As I worked the hide away from the fishers body I was struck by how lithe the musculature of these animals is, and how narrow certain parts of their bodies are, before exploding into a wide ribcage. While we worked away at it, David told us about using dried fisher testicles as slingshot ammo for hunting small game. It’s hard to tell when David’s joking. A lot of the older Cree we met have a very specific laugh that they use almost as punctuation, a short sharp chuckle that ends a sentence. David used it almost constantly, and it was very telling of how happy they are living this lifestyle. Always laughing or smiling, even while doing hard physical work, or talking about hard times in the Cree’s history.

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While we skinned out the fresh hides, David went and got a lynx pelt that he needed to stretch. Seeing a lynx hide up close is something else. It’s large and the paws are like dinner plates, almost shaped like the smaller variety of snowshoes that allow for quick turns between trees in the woods. Watching David stretch the hide out was an education in simplicity (Seems like a trend is forming here), he simply pulled it over two planks that formed a pincer shape. Then using a third wedge-shaped plank forced the pincer apart, pulling the lynx taught. After the otter and fisher had been skinned out, he did the same with them. Once they’d been stretched long enough anna would pull them across a frame to finish treating them.

 

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Otter hide being stretched

 

Once the hides had been processed, we spent a bit of time working on making snow shovels, but I’ll save the details of that for the next piece. Laurence had roasted two geese all day by hanging them next to the stove in his tent, and after a long day of work, we couldn’t ask for a better meal to end the day.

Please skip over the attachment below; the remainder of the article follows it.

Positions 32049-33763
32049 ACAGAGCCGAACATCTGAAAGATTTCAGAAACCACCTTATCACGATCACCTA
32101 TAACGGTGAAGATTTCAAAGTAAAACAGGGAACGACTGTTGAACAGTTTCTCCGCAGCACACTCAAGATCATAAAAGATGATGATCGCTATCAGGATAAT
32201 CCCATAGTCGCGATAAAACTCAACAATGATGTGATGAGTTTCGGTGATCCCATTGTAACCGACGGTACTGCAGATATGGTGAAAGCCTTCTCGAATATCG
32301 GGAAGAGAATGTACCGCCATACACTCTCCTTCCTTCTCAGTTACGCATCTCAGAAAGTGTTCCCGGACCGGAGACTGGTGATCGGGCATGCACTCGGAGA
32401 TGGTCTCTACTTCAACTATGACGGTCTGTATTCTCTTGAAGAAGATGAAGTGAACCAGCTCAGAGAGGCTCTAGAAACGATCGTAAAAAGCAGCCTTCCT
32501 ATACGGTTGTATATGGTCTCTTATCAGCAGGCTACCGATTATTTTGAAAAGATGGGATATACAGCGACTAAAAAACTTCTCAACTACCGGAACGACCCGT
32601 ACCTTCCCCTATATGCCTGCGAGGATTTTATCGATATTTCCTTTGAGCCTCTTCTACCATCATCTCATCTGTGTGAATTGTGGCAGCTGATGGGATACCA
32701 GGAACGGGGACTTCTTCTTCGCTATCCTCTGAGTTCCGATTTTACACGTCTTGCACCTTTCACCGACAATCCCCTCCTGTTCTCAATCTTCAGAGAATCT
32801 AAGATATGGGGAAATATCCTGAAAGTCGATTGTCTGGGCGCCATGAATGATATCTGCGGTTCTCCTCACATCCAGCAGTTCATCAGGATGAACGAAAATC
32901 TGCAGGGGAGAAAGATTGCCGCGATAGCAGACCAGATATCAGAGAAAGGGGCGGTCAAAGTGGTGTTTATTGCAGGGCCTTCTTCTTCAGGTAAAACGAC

I really hope you guys have been enjoying these articles as much as I’ve enjoyed writing them up. It’s hard to encompass all the subtlety of the world we only got a glimpse of, but I’m having a blast trying.

 

Stay tuned,

Slainte Maithe everyone.

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The gospel of millimagassett

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It can be hard not romanticizing experiences. It’s partly due to the fact that people who wander have a cloying feeling inside us that begs to be fed with novelty. So we tend to find novelty in everything just to stave of the creep of the mundane.
This is important to keep in mind throughout this piece. We’re in the final stretch of the course up here at Jack Mountain, and our latest canoe trip really solidified that in my mind. Not because the experience is romanticized in the article, but because it didn’t need to be. The place we spent time in had something pure that any additions would only spoil.

Our destination was in the North Maine woods again, but with a very distinct caveat. We didn’t just drive up stream, unload the canoes and head down the river. The campsite was an island on lake millimagassett. I hesitate to even give the name because it was truly pristine and I want to keep the location to myself, but that’s not what this site is about. The lake is remote, due to the fact that it’s inaccessible by car. The only way in? Paddle upstream. (That’s another clever attempt to keep people off it. Really we poled up almost all of millimagassett stream.) Or if you’ve got a puddle jumper plane handy you can fly in.

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Like I said , wanderers romanticize things. This lake expands that idea.  I challenge anyone to paddle around the outlet of the stream until the lake and it’s islands come into view and not feel the sense of being somewhere truly free and wild seep into their hands and replace the ache that built up as they paddled. As my canoe partner Jeremy and I rounded that bend I felt the first inkling that we as a group had progressed at this skill. This became even stronger when we pulled into our temporary island home and began to set up camp. On the previous trip, we’d been directed by Tim and Paul as we played out our base. This time, everyone knew what needed to be done for the most part. It felt good to wander the island, find a spot as far away from the group as I could manage and set up my lean-to. I wanted to wake up the next morning to a view of the lake, and be able to hear the pair of Loons that patrolled the water around us. I was not at all disappointed.